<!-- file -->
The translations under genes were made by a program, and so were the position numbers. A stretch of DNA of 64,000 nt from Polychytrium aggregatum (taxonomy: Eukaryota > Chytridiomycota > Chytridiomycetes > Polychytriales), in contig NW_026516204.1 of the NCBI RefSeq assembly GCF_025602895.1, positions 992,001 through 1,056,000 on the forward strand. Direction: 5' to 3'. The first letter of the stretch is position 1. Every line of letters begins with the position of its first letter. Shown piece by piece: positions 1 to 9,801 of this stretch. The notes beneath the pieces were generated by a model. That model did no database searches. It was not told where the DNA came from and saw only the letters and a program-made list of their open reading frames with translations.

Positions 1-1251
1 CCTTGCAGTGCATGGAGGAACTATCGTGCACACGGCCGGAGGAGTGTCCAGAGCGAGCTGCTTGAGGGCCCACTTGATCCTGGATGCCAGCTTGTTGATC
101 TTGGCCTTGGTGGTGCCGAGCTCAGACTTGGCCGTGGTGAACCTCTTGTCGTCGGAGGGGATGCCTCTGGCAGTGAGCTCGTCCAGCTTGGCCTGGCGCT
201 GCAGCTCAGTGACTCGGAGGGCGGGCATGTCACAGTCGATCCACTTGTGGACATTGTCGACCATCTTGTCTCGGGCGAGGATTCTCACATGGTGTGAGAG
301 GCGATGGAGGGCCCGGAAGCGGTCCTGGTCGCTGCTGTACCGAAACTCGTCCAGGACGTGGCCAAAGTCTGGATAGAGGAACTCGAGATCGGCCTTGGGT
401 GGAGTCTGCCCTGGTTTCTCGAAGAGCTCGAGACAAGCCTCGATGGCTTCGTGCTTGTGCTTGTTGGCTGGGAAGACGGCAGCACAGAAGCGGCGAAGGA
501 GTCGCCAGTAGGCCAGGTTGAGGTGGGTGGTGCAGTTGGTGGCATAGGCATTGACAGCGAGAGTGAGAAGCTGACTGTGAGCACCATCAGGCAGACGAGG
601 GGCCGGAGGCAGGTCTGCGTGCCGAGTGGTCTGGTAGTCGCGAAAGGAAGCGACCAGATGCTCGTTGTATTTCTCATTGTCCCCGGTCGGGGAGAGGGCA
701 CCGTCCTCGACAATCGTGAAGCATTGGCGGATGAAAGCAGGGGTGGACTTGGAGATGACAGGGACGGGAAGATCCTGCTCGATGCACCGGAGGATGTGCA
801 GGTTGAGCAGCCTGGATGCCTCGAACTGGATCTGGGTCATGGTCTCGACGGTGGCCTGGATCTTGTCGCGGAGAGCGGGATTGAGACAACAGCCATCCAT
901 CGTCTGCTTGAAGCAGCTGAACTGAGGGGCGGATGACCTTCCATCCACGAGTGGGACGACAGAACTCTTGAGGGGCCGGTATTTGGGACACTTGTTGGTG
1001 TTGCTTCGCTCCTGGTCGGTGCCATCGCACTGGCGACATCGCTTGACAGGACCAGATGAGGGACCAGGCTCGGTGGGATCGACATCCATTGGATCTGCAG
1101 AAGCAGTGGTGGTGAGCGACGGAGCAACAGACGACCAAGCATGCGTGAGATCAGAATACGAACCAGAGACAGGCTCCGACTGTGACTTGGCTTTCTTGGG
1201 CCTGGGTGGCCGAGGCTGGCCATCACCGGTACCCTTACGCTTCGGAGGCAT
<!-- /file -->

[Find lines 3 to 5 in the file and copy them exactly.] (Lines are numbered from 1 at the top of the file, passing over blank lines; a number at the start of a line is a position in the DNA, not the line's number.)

1 CCTTGCAGTGCATGGAGGAACTATCGTGCACACGGCCGGAGGAGTGTCCAGAGCGAGCTGCTTGAGGGCCCACTTGATCCTGGATGCCAGCTTGTTGATC
101 TTGGCCTTGGTGGTGCCGAGCTCAGACTTGGCCGTGGTGAACCTCTTGTCGTCGGAGGGGATGCCTCTGGCAGTGAGCTCGTCCAGCTTGGCCTGGCGCT
201 GCAGCTCAGTGACTCGGAGGGCGGGCATGTCACAGTCGATCCACTTGTGGACATTGTCGACCATCTTGTCTCGGGCGAGGATTCTCACATGGTGTGAGAG